Harvard i-lab Leader Leaving for Boise State to Revamp Education
The head of the Harvard Innovation Lab, Gordon Jones, has accepted a new position as dean of the College of Innovation and Design at Boise State University in Idaho. Jones will continue to serve as the lab’s managing director through the end of the academic year in June, and then head west.
“This isn’t your conventional move,” Jones says. “It could be an example to other public universities.”
Jones isn’t a conventional academic, either—and that’s probably why he got the job. He came to Harvard in 2011 as the inaugural head of the i-lab, which started as a $20 million project to unify entrepreneurship across Harvard. Jones previously taught marketing and entrepreneurship at Bentley University, but he was better known in industry, having worked in sales and other positions at places like Gillette, American Biophysics, and Universal Pest Solutions.
Now in its fourth year, the Harvard i-lab has become a place that incubates some 200 new ventures annually, in addition to hosting events and serving as a gathering spot for student entrepreneurs, mentors, and investors. Jones says just under 20 percent of Harvard’s student body uses the lab’s facilities in Allston. The center also has recently expanded into corporate entrepreneurship, as well as supporting startups led by Harvard alumni at its recently opened Launch Lab space.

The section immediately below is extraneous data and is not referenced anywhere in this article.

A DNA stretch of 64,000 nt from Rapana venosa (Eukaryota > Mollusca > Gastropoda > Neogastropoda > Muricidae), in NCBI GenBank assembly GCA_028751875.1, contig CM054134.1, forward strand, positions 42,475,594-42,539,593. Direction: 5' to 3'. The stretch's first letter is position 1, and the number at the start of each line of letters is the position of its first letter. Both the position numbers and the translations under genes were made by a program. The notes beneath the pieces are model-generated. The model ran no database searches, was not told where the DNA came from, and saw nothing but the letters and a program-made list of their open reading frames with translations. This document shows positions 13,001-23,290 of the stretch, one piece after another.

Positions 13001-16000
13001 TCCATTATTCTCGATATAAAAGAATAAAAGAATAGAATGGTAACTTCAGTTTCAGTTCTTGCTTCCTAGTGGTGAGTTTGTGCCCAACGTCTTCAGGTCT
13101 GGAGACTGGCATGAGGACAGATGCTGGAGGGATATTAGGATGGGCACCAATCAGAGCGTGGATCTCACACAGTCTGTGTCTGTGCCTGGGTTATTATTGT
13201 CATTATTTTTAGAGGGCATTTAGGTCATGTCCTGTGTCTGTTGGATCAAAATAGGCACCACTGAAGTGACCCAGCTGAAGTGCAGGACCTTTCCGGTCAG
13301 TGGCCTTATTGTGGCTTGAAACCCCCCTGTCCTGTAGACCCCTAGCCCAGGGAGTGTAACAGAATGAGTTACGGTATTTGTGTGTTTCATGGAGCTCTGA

So why leave now? “I’ve always been interested in ‘where can the i-lab model be applied?’” Jones says. “Universities in general need to deliver new ways of learning,” particularly in areas like entrepreneurship and job preparation.
He was recruited by Boise State president Bob Kustra last fall, he says, after the state of Idaho approved the creation of a new college around innovation and design. The college needed a founding dean to oversee things like “new majors, minors, and experiences to really prepare students for the vocation they pursue,” Jones says. There are lots of “schools that don’t get students through with the right skill sets,” he says, adding that one of the goals will be to prepare graduates to “be better at their jobs than their colleagues from other state universities.”
Jones says he and his family have no direct ties to Idaho. He does tout the area’s schools, quality of lifestyle, and cost of living as attractive features. But it sounds like he’s just ready to do something new that involves revamping university education. “This could be a chance to apply the experience and story of the Boston ecosystem, and Harvard i-lab, to a place like Boise,” he says.
Harvard hasn’t said who his successor will be yet, but an obvious candidate would be Jodi Goldstein, who currently serves as director of the lab under Jones.
As for the i-lab’s future, Jones points out the importance of continuing to deliver programs and mentorship to large numbers of students across a wide range of sectors that includes tech, life sciences, healthcare, and social entrepreneurship. And the need to keep all the different schools and deans collaborating for the greater good. (Ironic that he’ll be one of those deans at another university soon.)
“I do believe it’s a very bright future, a high-growth environment,” he says.
Meanwhile, Harvard is in the midst of major development projects on its land in Allston, which could eventually remake the whole context around the i-lab. Jones likens the area to Kendall Square 20 or 30 years ago—ripe for development in corporate R&D, real estate, and engineering education.
“This is a massive platform,” he says. “The i-lab could move from being a contributor, a node in the network, to being one of the centers of gravity within the network.”
Trending on Xconomy
By posting a comment, you agree to our terms and conditions.